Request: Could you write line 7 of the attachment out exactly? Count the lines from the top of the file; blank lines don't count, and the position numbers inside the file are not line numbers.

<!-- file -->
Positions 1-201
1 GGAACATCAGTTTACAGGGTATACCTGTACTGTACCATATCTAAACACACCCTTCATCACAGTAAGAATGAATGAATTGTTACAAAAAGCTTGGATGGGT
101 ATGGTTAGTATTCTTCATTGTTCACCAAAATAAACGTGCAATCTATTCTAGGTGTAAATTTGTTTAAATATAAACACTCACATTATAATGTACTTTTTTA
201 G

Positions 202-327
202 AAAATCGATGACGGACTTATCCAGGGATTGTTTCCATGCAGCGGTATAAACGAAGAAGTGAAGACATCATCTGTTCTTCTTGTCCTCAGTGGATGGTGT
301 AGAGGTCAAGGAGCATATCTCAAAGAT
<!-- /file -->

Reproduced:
301 AGAGGTCAAGGAGCATATCTCAAAGAT